Whisk together flour, sugar, baking powder and salt in a medium bowl. Add milk mixture and stir until just combined. Gently but thoroughly fold in blueberries. Divide batter among muffin cups.

Bake until golden and crisp and a wooden pick inserted into the center of the muffin comes out clean, 18 to 20 minutes. Cool in pan for 15 minutes, then run a knife around edges of muffin tops and carefully remove from cups.

Makes 12.

Cauliflower Salad

1 head romaine lettuce, torn into bite-size pieces

1 head cauliflower, broken into bite-size pieces

½ cup shredded carrots

1 package frozen English peas

1 package Good Seasons Italian salad dressing mix (dry)

¾ cup mayonnaise

In a large salad bowl, layer lettuce, cauliflower, carrots and frozen peas. Sprinkle dry dressing mix over peas. Spread mayonnaise over the top of the peas. Cover and refrigerate overnight. Mix well just before serving.

Butternut Squash

with Shallots and Sage

2 tablespoons olive oil

3 shallots, halved lengthwise, then cut crosswise into ¼-inch-thick slices

1 butternut squash, peeled, halved lengthwise, seeded and cut into ½-inch cubes

½ cup reduced-sodium chicken broth or water

1 tablespoon packed brown sugar

½ teaspoon finely chopped fresh sage

½ teaspoon salt

1 teaspoon balsamic vinegar

¼ teaspoon black pepper

Heat oil in a 12-inch heavy skillet over moderate heat until hot but not smoking, then cook shallots and squash, stirring, until shallots are softened, about 5 minutes.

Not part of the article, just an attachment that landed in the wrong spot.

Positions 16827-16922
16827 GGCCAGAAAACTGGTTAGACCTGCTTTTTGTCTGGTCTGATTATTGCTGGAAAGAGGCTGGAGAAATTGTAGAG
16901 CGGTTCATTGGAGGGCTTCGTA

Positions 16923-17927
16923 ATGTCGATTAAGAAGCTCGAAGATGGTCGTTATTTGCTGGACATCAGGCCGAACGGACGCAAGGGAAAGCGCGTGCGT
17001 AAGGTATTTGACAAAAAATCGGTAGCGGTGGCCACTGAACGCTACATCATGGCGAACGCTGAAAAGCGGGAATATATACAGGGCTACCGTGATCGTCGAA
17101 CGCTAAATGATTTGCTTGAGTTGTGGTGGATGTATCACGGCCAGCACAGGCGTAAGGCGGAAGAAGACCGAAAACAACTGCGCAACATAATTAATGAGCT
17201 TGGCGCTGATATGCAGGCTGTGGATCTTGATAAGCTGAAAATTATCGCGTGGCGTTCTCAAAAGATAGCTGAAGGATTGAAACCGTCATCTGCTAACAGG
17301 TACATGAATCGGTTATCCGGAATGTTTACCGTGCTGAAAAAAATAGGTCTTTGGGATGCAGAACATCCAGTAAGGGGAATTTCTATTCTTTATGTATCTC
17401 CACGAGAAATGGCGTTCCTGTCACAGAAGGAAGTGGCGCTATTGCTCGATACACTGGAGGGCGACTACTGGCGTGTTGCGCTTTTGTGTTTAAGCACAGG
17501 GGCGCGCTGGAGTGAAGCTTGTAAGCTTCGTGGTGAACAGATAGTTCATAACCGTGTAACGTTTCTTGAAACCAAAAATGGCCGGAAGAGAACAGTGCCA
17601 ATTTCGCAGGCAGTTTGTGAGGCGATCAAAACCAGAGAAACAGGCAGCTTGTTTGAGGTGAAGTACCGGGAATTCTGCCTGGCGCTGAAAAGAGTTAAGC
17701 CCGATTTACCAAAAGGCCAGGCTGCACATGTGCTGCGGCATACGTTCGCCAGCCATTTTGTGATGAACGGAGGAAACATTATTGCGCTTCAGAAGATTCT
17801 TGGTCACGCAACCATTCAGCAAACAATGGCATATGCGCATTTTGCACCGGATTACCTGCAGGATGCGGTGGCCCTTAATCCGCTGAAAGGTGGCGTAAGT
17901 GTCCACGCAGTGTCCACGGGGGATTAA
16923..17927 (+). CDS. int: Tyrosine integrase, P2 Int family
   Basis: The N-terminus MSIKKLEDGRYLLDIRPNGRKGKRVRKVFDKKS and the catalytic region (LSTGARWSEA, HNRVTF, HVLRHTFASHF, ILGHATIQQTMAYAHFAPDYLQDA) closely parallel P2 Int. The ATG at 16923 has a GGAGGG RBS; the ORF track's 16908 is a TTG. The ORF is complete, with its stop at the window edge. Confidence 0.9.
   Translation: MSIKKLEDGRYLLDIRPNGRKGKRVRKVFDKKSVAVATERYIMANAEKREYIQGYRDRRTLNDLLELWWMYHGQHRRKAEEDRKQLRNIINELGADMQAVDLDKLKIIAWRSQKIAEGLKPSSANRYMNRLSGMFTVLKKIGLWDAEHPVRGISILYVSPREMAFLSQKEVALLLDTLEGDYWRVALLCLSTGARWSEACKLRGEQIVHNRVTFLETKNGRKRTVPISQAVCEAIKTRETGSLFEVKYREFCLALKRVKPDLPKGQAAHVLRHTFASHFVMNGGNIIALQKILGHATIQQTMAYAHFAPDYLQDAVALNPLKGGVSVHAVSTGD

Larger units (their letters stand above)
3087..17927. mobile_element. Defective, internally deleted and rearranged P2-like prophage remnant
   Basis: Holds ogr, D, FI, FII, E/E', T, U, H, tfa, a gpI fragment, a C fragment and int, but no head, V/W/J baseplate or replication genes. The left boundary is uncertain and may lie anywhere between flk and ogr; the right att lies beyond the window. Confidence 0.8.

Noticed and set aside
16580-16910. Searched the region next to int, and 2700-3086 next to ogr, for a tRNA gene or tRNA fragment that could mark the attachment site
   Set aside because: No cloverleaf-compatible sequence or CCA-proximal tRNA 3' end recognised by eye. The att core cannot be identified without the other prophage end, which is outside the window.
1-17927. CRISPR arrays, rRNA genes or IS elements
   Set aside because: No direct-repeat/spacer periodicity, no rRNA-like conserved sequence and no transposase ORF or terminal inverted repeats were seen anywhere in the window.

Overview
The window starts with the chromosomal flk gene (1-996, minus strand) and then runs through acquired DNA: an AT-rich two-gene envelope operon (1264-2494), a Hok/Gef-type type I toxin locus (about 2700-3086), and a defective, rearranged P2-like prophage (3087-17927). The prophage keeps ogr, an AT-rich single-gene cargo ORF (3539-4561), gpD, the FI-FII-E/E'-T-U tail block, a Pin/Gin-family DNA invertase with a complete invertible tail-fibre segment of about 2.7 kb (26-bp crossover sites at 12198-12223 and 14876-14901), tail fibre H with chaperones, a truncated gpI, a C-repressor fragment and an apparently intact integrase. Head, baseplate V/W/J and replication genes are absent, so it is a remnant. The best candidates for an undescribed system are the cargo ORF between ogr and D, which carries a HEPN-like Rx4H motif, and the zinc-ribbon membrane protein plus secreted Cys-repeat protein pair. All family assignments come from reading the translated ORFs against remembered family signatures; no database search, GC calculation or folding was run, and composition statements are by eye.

Add broth, brown sugar, sage and salt, stirring until sugar is dissolved. Simmer, covered, stirring occasionally, until squash is tender, 8 to 10 minutes. Remove from heat and stir in vinegar and pepper.

Serves 4.

Shrimp Scampi

4 tablespoons butter, divided

4 tablespoons extra virgin olive oil, divided, plus more for drizzling

1 large shallot, finely diced

5 cloves garlic, sliced

Pinch of red pepper flakes (optional)

1 pound (about 20) large shrimp, peeled and deveined, with tails on

Kosher salt and freshly ground pepper

½ cup dry white wine

Juice of 1 lemon

¼ cup finely chopped parsley leaves

Pasta (see recipe below)

In a large skillet, melt 2 tablespoons butter in 2 tablespoons olive oil over medium-high heat. Sauté the shallots, garlic and red pepper flakes until the shallots are translucent, 3 to 4 minutes. Season the shrimp with salt and pepper; add them to the pan and cook until they have turned pink, 2 to 3 minutes. Remove shrimp from pan; set aside and keep warm.

Add wine and lemon juice to pan and bring to a boil. Add remaining 2 tablespoons butter and 2 tablespoons oil. When butter has melted, return the shrimp to the pan along with the parsley, cooked pasta and ½ cup reserved pasta water. Stir well and season with salt and pepper. Drizzle a bit more olive oil on top and serve immediately.

Homemade Pasta

3 large eggs, room temperature

2 cups White Lily all-purpose flour

Combine eggs and flour and knead the dough until soft. Wrap in plastic wrap and let rest for at least 20 minutes. Divide dough into 3 sections. Pass each section through a pasta machine at least 7 times, changing the setting one degree higher each time. Allow pasta to dry on a rack for about 10 minutes. Pass the dough through the pasta machine again to cut into strips. Cook pasta in boiling water until it floats, about 2 minutes. Serves 4 to 6.

Notes: If you knead the dough on a cold surface, such as marble or Corian, the dough will be tough. The exact amount of flour used will depend on the size of the eggs and the moisture content of the flour. Pasta making is very much like making homemade bread, the more you make it, the easier it becomes.

Do you know a good cook? Send your nominations to Ginna Parsons, Cook of the Week, P.O. Box 909, Tupelo, MS 38802. Or you can fax them to 662-842-2233 or e-mail them to ginna.parsons@djournal.com. Each Cook of the Week will receive $10 from the Daily Journal.